<< From part two
1Ti 2:13-14 For Adam was first formed, then Eve.
The words here are literal, but the context is disputed:
a) He wants them/her to not teach or usurp/ exercise authority because Adam was made first. (But then, God doesn’t want men to usurp or exercise authority either, so this face value meaning falls short.)
a1) Some complementarians teach that because Adam having been made first is an eternal truth about God’s order, God never wants women/ a woman to teach. Those complementarians say it is “rooted in creation.”
a2) Alternatively, a temporary command could be rooted in an eternal truth. For example: “Go for this opportunity, life is short.” Life is short, but that don’t mean that it will always be the right time to go for that particular opportunity. “Appreciate the view, God made the world beautiful.” God made the world beautiful, but you don’t have to appreciate the view of a few dark shapes you have in midnight in your room, or the view of a scrapyard. OR
b) If teaching and authentein should be a combined term (more…)
<< From part one
1Ti 2:12 But I
a) “I” refers to God. It is God who suffers not a woman to teach … OR
b) “I” refers to Paul. It is Paul who suffers not a woman to teach … OR
c) “I” refers to both God and Paul.
…do not allow
a) This statement has a permanent meaning: Paul/ God will never allow a woman (one of them, or all?) to do so. OR
b) This statement, according to those who understand Biblical Greek, is that in the Greek the tense for this word is more like “I am not currently allowing…” OR
c) This statement, suggests Biblical translator NT Wright, could be better translated as (more…)
From reading a multitude of articles about the subject, I compiled this list of ways that 1 Timothy 2:11-15 is understood by those who believe in taking Scripture seriously. On some points, the complementarians do not accept the face value meaning of the text. On others, egalitarians do not. There is even an absurd place where some gender hierarchy supporters accept the face value meaning of the text, but not the face value meaning of other texts with a similar prohibition for all followers of Jesus.
If you know other interpretations that could be included, let me know. Every time I have an a) and b) (and further letters) under a point, the meanings are either a) or b) or c) or d) . When there are numbers like b1) and b2), both are compatible with b) but either/ or in relation to one another.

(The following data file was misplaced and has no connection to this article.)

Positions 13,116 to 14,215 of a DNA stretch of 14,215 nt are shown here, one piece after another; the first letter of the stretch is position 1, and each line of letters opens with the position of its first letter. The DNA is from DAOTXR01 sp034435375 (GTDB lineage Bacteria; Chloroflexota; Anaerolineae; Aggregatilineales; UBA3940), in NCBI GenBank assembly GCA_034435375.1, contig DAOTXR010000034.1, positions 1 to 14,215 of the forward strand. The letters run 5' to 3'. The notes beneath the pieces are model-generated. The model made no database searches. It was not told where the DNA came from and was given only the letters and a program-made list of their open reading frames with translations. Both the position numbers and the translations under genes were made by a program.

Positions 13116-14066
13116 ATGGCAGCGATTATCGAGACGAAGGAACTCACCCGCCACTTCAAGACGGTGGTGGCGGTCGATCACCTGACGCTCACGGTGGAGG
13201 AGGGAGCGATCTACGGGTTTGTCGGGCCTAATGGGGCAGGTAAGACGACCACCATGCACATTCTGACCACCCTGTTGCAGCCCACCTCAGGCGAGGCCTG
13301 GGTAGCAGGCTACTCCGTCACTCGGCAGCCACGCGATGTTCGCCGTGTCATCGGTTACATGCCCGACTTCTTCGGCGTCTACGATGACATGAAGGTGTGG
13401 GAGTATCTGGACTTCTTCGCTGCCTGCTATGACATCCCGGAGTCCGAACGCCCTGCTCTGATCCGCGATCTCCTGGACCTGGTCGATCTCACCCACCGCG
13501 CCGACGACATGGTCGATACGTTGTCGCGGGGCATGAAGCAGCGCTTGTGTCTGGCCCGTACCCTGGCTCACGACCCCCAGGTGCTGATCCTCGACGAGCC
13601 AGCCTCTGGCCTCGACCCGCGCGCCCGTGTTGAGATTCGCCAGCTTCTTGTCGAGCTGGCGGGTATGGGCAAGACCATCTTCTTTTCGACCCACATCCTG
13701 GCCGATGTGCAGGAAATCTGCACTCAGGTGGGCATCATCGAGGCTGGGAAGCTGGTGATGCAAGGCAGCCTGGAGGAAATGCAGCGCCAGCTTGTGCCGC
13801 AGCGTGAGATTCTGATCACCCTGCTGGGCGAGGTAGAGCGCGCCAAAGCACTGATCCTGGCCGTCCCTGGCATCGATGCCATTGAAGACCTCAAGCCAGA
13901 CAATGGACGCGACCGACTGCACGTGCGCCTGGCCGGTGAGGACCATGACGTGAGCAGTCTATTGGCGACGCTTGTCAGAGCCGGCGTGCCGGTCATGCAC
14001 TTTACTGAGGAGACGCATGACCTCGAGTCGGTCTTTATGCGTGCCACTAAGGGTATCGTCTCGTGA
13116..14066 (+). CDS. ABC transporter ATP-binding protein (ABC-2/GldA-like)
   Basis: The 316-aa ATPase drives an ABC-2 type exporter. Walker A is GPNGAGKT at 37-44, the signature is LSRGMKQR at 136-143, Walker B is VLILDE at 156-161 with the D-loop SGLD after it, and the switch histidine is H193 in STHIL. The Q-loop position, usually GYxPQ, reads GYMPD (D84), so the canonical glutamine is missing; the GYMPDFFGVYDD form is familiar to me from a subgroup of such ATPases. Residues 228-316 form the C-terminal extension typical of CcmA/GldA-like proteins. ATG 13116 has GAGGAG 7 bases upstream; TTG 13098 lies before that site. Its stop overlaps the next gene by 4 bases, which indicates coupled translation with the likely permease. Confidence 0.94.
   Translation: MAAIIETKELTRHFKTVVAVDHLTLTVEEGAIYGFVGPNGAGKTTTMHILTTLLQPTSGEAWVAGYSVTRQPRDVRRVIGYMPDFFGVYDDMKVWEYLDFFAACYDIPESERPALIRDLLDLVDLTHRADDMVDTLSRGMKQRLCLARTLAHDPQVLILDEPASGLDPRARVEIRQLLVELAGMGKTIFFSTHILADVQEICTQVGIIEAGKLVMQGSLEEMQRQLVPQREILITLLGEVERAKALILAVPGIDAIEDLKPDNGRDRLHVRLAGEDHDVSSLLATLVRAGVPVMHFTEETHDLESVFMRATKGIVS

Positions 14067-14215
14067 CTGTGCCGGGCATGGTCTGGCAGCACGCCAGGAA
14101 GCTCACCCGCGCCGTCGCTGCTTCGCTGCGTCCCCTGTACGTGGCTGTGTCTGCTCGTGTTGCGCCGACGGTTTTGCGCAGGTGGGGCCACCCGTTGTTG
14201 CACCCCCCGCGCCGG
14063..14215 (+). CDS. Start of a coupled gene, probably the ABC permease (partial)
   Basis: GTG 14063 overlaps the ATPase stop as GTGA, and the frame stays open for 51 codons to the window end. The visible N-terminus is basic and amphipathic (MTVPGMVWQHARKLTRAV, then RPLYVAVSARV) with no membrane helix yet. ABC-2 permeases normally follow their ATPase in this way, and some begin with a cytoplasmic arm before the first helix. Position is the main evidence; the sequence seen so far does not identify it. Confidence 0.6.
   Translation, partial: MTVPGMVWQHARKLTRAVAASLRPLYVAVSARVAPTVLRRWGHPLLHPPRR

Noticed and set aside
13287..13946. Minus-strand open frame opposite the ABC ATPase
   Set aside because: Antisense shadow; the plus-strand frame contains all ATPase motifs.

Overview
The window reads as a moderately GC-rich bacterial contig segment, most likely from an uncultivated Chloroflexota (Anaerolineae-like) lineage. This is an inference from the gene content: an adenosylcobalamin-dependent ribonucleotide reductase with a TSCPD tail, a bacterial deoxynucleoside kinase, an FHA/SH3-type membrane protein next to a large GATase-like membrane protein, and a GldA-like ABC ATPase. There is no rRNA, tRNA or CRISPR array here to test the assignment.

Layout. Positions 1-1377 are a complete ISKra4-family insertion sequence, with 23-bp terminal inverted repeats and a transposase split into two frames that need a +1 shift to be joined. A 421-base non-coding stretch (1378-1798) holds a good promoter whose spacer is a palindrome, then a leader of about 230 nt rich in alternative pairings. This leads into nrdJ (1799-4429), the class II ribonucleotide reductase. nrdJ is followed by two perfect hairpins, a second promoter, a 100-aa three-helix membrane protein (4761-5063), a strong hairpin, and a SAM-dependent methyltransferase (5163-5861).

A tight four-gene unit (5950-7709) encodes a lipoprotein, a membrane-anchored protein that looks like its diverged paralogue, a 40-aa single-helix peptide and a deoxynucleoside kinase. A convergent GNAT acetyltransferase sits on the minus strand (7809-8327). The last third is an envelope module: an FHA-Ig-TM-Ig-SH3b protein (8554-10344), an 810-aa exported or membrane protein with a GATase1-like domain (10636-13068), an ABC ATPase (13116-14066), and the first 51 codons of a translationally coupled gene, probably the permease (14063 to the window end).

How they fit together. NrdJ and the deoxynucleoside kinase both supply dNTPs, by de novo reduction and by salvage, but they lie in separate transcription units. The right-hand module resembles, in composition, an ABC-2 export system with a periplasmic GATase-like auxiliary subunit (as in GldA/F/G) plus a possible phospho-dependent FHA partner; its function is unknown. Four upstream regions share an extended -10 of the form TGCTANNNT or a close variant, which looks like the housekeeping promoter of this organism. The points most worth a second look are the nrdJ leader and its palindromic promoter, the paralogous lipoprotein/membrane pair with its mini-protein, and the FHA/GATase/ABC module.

1Ti 2:11 Let the woman
Notice that :10 speaks of women, :11 to the middle of :15 of a woman and a man, and the rest of :15 of they. Three possible meanings were suggested:
a) To read it as we do in English: “A woman” means “women”, “a man” means “men.” That may sound obvious to the English hearer, but some Greek scholars don’t believe that.
b) Some scholars say that in Greek on face value, a woman means a particular female that Paul had in mind, and Timothy would have known who she was.
c) Wives and women are the same word in Greek. It may mean “a wife” and not “a woman.” Once again, a particular wife, or all of them?
a) “Let the woman learn” may sound patriarchal to postmodern ears, but was a liberating statement in the first century. At the time, women were kept at home unlearned, and Judaism said it is better to burn the Torah than teach it to a woman. A woman, claims this text, is not incapable or unworthy of learning. Many believe part of the reason for letting this woman/ women learn have to do with their education in the region’s Artemis worship – they need to learn to think in a different way. (more…)
Sometimes, people respond to me with things like: “You are wrong, see 1 Timothy 2:11-15” Most of the time, they will then cut and paste the entire passage, invariably from a translation which put “assume authority” in :12, never from one that choose another possible meaning. They will have nothing more to say, as if the passage is self-explanatory. Of course, in studying this topic I looked at 1 Tim 2:11-15. Here is what I will cut and paste next time someone does that: (more…)